Landslide buries hundreds of homes in Mexico
The weather and location of the landslide could delay rescue efforts.
MEXICO CITY —A landslide buried some 300 homes in a poor, remote area of southwestern Mexico on Tuesday, possibly killing hundreds of people while they slept, local authorities and media said.
Heavy rains in mountainous Oaxaca state are believed to have triggered the landslide near Santa Maria Tlahuitoltepec, a town of about 9,000 people who largely speak an indigenous language.
Oaxaca Governor Ulises Ruiz told Televisa television that 500 to 600 people may have been killed, injured or buried in the landslide.
"It is raining a lot and we are told that an area about 200 meters wide (collapsed)," he said.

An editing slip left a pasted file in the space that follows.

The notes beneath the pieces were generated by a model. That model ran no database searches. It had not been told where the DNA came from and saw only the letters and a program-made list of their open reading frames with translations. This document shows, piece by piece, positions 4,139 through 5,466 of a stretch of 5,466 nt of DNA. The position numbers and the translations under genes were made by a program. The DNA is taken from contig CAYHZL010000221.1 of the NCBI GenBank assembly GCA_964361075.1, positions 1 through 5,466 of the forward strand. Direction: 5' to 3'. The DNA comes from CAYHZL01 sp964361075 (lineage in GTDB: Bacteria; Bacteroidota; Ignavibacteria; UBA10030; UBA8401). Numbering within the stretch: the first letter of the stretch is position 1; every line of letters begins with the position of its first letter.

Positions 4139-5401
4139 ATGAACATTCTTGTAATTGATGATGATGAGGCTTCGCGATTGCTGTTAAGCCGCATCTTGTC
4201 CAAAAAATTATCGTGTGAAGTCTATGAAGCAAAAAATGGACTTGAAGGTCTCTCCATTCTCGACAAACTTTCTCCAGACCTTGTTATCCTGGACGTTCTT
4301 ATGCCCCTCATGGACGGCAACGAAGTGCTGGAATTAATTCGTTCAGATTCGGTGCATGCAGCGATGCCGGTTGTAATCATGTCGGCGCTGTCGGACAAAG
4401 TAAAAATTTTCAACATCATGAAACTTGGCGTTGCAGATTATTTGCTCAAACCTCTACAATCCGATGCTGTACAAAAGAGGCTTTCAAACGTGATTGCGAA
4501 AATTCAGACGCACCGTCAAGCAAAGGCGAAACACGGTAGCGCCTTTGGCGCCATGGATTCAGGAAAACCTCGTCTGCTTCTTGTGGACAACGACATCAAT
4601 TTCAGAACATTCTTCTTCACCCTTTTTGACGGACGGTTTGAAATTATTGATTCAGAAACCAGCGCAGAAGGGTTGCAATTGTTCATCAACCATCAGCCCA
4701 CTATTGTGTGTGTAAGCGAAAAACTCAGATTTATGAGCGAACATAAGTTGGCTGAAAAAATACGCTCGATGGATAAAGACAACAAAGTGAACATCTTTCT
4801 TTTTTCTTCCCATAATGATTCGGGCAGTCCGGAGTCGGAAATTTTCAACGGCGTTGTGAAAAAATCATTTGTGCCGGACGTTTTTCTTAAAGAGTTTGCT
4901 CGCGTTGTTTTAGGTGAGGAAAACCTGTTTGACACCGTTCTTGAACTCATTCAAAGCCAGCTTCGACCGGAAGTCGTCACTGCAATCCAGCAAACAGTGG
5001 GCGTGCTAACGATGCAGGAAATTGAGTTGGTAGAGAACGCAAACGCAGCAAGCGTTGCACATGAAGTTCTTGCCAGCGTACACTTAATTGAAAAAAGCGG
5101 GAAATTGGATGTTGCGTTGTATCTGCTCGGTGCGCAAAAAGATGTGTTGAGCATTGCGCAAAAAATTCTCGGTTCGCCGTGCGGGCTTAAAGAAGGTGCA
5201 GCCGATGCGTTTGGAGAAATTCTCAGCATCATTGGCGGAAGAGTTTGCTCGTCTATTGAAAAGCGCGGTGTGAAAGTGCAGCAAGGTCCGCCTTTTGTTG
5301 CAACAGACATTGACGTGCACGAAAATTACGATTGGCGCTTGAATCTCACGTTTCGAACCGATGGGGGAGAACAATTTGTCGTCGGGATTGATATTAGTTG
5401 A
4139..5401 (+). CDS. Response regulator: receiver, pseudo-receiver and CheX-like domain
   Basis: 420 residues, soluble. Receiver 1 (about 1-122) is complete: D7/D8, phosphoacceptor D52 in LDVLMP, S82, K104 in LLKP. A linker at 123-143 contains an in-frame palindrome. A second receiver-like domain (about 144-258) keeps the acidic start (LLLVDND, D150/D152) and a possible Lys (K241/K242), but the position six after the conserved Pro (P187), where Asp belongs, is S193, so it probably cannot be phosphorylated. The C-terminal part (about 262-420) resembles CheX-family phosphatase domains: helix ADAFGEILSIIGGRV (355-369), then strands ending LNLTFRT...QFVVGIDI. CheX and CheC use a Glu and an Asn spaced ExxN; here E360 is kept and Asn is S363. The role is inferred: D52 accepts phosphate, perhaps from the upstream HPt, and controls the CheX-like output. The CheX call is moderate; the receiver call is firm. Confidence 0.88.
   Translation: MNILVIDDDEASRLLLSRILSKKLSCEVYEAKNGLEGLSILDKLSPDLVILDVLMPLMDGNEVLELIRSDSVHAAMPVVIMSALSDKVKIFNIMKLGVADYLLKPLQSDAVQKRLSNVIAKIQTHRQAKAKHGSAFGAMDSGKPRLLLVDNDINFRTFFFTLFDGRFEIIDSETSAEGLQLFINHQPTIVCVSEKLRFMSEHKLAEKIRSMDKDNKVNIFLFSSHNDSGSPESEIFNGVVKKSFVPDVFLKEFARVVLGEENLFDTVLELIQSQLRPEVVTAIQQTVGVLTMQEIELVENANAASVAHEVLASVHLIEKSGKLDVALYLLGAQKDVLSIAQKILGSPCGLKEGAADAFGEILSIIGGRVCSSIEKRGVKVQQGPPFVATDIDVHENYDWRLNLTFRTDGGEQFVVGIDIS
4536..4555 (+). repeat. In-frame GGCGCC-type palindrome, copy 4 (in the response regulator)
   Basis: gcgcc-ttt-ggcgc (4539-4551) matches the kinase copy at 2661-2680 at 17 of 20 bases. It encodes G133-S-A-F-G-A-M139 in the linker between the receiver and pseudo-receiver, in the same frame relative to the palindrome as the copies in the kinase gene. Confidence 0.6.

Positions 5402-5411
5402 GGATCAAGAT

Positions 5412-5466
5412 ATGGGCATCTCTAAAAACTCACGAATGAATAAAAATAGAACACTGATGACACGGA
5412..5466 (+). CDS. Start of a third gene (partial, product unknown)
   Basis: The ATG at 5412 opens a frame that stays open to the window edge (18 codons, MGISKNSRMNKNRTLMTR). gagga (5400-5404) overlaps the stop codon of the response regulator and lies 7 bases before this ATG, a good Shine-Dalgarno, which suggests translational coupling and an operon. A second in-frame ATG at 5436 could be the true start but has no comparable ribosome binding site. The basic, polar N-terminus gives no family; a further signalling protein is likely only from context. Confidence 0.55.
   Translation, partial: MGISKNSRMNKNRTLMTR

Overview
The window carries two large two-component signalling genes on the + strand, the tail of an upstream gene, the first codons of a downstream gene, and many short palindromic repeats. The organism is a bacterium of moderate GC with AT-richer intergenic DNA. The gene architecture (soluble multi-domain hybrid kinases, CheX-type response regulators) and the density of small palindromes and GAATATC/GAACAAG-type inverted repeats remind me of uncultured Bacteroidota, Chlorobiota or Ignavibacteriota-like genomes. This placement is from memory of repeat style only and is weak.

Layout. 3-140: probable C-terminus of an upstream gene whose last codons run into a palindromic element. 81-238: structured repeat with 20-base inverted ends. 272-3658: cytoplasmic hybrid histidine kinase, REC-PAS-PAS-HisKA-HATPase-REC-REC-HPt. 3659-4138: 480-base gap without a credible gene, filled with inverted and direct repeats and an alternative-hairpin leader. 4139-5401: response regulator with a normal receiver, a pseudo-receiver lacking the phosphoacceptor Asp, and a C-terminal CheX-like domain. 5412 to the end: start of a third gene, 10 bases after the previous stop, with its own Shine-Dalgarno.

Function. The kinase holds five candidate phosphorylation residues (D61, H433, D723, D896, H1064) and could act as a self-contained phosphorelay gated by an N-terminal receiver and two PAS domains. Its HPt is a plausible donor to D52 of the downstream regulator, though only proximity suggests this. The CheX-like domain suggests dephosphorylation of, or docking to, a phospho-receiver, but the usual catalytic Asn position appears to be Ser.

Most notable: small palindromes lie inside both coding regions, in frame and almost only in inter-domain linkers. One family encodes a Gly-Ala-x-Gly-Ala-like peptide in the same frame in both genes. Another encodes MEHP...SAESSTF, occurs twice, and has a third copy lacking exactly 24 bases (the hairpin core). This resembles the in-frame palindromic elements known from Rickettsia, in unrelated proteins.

A source from the civil protection force in Oaxaca declined to provide an estimate of how many people may have been killed, but Excelsior, a leading national newspaper, said the death toll could be as high as 1,000 people.
Authorities said that bad weather has blocked roads and would delay rescue teams getting to the site of the disaster.
"We haven't reached the location yet," Ruiz said, adding that rescue workers were being sent to the area by plane and would be able to provide more information about casualties.
A spokesman for the Mexican Navy said a convoy of marines was en route to Santa Maria Tlahuitoltepec, a four-hour drive away from the state capital of Oaxaca.
Heavy rains have fallen on Central America and parts of Mexico for days as two storm systems moved across the Western Caribbean.
Parts of Mexico are enduring their worst rainy season on record, which has triggered heavy flooding and forced thousands of people from their homes in vulnerable parts of the country.
Penguin News Today
The Science of Penguins
Gentoo Penguins of Gars O'Higgins Station, Antarctica